Grease can cause big problems, but when managed properly, it can also provide big dividends as a renewable energy source. The Wastewater Treatment Plant in West Lafayette, Indiana, has grease in abundance and is making the most of it. In 2012, the plant received an average of 18,000 gallons of grease per month. Although grease deliveries are not always daily, the plant can receive multiple deliveries in one day. One small tanker truck can bring in 2,000 to 3,000 gallons while a large truck can bring in between 4,000 and 5,000 gallons.

When the West Lafayette treatment plant implemented a major upgrade in 2009, they installed two microturbines for generating electricity to make use of the methane produced in their anaerobic digesters. At the same time, they also installed a grease receiving station. This station conveys grease to the digesters to supercharge methane production for the microturbines.

According to Jim Bjork, maintenance supervisor for the West Lafayette Wastewater Treatment Utility, “the initial grease receiving station we installed utilized a traditional septage receiving trap that just couldn’t handle the debris.” The incoming grease varied widely in consistency. Thick grease prevented debris from settling in the metal trap. Thin-consistency grease, on the other hand, would allow most of the debris to flow through into the grease tank. Since there was no grinder on the discharge side of this trap, debris entering the grease tank would get pulled into the grease pump, often causing blockage, severe damage and expensive repair to the pump.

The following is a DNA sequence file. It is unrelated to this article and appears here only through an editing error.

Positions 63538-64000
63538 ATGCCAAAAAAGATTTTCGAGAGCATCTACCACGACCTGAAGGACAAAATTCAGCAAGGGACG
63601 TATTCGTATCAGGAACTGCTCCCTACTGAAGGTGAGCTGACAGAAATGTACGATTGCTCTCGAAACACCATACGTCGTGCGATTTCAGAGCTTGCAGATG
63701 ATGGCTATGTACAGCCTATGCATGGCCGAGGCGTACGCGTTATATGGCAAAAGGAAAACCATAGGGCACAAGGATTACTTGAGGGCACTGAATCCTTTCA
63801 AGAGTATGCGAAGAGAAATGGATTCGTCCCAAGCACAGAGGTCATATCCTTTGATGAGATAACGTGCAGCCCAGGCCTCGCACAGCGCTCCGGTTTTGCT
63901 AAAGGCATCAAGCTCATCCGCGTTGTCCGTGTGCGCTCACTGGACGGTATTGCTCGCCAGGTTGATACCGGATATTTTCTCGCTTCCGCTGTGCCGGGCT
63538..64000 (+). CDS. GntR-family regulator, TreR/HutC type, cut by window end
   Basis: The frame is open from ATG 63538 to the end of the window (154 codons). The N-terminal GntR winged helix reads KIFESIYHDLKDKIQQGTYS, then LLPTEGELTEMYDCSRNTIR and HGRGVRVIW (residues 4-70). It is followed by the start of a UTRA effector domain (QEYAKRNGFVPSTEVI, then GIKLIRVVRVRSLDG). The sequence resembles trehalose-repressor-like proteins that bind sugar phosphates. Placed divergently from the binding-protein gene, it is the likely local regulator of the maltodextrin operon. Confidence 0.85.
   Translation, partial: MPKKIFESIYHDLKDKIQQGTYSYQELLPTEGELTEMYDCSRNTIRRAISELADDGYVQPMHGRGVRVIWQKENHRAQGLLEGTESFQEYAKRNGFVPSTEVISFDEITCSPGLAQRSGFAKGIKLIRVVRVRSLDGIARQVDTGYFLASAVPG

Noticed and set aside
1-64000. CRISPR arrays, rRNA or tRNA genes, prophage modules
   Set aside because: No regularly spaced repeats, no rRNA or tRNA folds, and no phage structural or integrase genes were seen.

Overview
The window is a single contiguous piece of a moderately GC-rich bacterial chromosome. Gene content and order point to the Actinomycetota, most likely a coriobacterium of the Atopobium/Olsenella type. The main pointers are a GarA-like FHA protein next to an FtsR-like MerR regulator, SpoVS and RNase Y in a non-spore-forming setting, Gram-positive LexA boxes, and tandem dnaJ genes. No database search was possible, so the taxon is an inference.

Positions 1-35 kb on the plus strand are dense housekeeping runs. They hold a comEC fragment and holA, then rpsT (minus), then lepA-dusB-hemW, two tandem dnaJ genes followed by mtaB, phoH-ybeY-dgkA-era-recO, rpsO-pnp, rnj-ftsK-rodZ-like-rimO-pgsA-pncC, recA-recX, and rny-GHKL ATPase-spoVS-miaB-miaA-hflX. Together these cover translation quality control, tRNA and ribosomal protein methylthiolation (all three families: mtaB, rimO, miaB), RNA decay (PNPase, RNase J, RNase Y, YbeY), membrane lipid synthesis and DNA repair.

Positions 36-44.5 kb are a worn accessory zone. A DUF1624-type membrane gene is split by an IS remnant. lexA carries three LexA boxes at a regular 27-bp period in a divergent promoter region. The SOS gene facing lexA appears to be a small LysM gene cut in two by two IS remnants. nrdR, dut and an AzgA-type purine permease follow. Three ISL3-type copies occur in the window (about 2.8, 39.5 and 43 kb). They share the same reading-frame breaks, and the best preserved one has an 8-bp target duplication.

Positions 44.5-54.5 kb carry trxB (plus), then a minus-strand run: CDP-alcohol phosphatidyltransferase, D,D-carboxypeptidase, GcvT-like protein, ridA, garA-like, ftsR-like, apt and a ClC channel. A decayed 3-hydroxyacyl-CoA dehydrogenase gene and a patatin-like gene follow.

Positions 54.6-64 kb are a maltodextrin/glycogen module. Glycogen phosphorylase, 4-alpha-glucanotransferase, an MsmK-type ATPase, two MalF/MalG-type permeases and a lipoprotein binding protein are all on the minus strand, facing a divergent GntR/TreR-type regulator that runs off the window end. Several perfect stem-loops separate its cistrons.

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To solve this problem, in 2011 the plant installed JWC Environmental’s Heavy Object Trap. The HOT (model GRS) features an adjustable bar screen with 1/2-inch spacings. As grease trucks unload, all debris is captured with the screen. The liquid grease, unhindered by any solid objects, then flows smoothly downstream, without process disruption.

“The JWCE HOT has significantly reduced the amount of debris being discharged into our grease tank,” says Bjork. “The unit’s bar racks stop rags and lighter debris that flow easily, while the unit’s basket catches heavier debris.”

Since it’s easy to clean the HOT, operators open it frequently to check it, and if needed, clean it before a second truck comes in to off-load. They also run hot water through the unit, which rinses out most of the grease from the basket while retaining the solids.

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“Our return on investment has been excellent,” says Bjork. “We now have much better grease screening, which means the grease pump sustains much less wear and tear.”

The West Lafayette treatment plant also uses a really big 4-SHRED horizontal industrial grinder from JWC to homogenize food waste that is brought into the facility from Purdue University’s large cafeterias. The food waste is ground up and pumped into the sludge digesters to also help boost biogas production.

Whether a plant is dealing with grease waste or food waste, JWC Environmental has a Monster solution that can make the process easier, cleaner and more efficient. The HOT is available in six sizes and features an adjustable bar screen with 1/2- or 1-inch spacings. This allows site operators the ability change the capture rate of debris. As grease trucks unload, rocks, rags, knives, plastics and other debris are captured. In many installations a Muffin Monster grinder then homogenizes the liquid grease – breaking clumps into an easy to pump slurry.

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